On a Saturday morning at the end of a monthlong field season in Nepal, Renaud Soucy La Roche was feeling lazy.
Instead of dragging 25 kilograms of rock samples up seven floors to the roof of his hotel in Kathmandu, the tectonics graduate student at Queen’s University in Canada took them out to the adjacent alley. Soucy La Roche and his field assistant, Nigel Bocking, started packing the millions-of-years-old rock samples for the trip home.
Then the shaking started.
“It was shaking a lot and I thought, That’s an earthquake,” Soucy La Roche said while recounting his experience of the magnitude 7.8 earthquake that shook Nepal on 25 April.
He and Bocking ran back to the hotel and stood in the door frame until the shaking stopped. The buildings around them stayed mainly intact, although small chunks of building material had fallen into the street and water tanks on the roofs of nearby structures were overflowing.
“We talked about [the earthquake] for a few minutes and [the shaking] started again,” Soucy La Roche said.
The pair stayed at the hotel as aftershocks continued for the next few hours before making their way to an open field. People screamed as massive aftershocks continued to shake the ground.
The Days After
Soucy La Roche knew there had been a major earthquake but had no idea how big it was or the extent of the damage until other tourists began receiving text messages from friends and family back home. Back at the hotel that night, Soucy La Roche sent an email to his family and heard accounts from other tourists about the situation in other parts of Kathmandu.
“We’re in Nepal. I thought, things are still moving—India is still going into Asia and earthquakes are very normal there; they must happen all the time. But I asked our hotel owner, How often do you have earthquakes like this? And he said never—not that big,” Soucy La Roche said.
The next morning—after being woken by a significant aftershock—Soucy La Roche and Bocking went to the Canadian consulate and then to the British embassy before finding refuge on an open soccer field at the American Club where tents and supplies had been set up by the U.S. government.
“Looking above, there is absolutely nothing that can fall on my head here, so that was the most important thing at that time,” Soucy La Roche said. “At that point, people were pretty calm. The initial panic had dissipated, and people started to think about their plans in the next few days: where to go, how to come back to Canada.”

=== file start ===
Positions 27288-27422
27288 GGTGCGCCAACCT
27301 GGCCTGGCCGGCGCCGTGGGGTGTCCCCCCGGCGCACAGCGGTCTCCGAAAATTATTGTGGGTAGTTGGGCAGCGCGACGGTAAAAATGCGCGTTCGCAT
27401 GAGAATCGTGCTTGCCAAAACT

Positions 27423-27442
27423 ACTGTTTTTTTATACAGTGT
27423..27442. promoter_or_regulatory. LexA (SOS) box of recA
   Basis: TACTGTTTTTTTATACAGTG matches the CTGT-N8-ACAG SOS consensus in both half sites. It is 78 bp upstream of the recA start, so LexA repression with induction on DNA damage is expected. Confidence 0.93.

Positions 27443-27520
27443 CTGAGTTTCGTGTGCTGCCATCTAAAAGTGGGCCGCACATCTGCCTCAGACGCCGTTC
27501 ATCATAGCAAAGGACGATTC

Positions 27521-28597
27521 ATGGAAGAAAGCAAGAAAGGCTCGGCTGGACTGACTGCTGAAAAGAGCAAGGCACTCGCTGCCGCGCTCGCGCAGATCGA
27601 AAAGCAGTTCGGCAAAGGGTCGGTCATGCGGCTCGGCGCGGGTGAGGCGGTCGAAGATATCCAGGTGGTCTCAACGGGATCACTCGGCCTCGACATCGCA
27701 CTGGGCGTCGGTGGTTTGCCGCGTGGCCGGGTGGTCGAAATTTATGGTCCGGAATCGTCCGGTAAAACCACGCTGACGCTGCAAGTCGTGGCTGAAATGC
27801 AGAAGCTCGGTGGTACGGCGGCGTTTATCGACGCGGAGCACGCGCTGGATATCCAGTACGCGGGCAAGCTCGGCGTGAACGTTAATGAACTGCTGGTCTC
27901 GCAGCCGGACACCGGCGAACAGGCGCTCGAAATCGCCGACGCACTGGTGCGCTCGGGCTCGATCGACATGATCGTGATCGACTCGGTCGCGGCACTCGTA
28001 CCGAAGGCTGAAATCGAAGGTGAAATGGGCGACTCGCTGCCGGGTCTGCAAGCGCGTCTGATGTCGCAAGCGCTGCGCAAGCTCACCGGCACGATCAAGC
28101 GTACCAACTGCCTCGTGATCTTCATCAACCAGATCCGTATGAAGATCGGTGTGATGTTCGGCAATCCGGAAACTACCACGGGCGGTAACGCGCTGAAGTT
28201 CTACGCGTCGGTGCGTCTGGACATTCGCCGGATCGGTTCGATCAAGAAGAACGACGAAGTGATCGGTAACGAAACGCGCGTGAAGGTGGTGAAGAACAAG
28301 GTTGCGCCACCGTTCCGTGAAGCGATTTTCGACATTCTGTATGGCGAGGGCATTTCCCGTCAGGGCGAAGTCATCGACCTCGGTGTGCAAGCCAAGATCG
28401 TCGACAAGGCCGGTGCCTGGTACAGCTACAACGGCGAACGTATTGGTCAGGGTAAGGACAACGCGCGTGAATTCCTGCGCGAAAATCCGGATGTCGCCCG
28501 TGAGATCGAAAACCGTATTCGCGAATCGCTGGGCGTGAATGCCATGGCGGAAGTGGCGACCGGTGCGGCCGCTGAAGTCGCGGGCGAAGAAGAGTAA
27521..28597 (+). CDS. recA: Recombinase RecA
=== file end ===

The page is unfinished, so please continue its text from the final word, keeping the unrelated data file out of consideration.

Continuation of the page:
Concern in Canada
Back in Kingston, Laurent Godin, a professor at Queen’s University and the head of Soucy La Roche’s research group, woke up at 7:00 a.m. on Saturday to find a U.S. Geological Survey alert about the earthquake on his phone.
“I saw the magnitude, and I went, oh, wow, this is serious, and I knew Renaud and Nigel were en route to Kathmandu…but I wasn’t quite sure where they were at the time,” Godin said.
After trying to contact his students and initiating the university’s emergency plan, Godin received an email from Bocking that they were okay. He also started hearing from colleagues in Nepal and scientists who work in the area as they tried to account for other researchers and the local Nepalese they work with.
“We do the science, but through the science we work with people and we become very good friends,” Godin said. “You are 24 hours with them, around the campfire or having dinner or traveling together, so you build bonds. And so of course we think of the science, but you simply cannot do the science in the Himalayas without these local people that end up helping you and devoting their lives to your own research.”
The earthquake caused more than 7200 fatalities and more than 14,000 injuries, displaced 2.8 million people, and damaged infrastructure in Kathmandu and other parts of the country. The local Nepalese with whom Godin and Soucy La Roche work weathered the earthquake unharmed, but many of their homes and villages were destroyed.
“Earthquakes Are Part of the Story”
Godin, working with a travel agent, managed to get Soucy La Roche and Bocking on a plane out of Kathmandu on Wednesday following the earthquake. The pair showed up at the airport hours before their plane was set to leave, nervous after hearing stories that it took hours even to get inside the airport. Soucy La Roche practiced his presentation for the upcoming Joint Assembly meeting while they waited.
At the meeting in the Montreal convention center less than a week after returning home, Soucy La Roche said that he will go back to Nepal if he has the chance.
“I wasn’t so sure about it the first day [after the earthquake], but it was a risk before and it still is,” he said. “It is nothing that you can control, and you shouldn’t really limit yourself because of that.”
Soucy La Roche, Godin, and their colleagues are trying to understand how the Himalayas formed by studying rocks that have been pushed up to the surface over millions of years by the movement of the Earth. The rock samples that Soucy La Roche was packing when the earthquake hit are awaiting analysis back in the lab.
“If you make a choice to study an active mountain belt and how it evolved with time, even though you are studying an older part of it, the earthquakes are part of the story,” Godin said.
—Nanci Bompey, Writer
Citation: Bompey, N. (2015), Scientist’s field season ends with Nepal quake, Eos, 96, doi:10.1029/2015EO029593. Published on 12 May 2015.
Text © 2015. The authors. CC BY-NC 3.0
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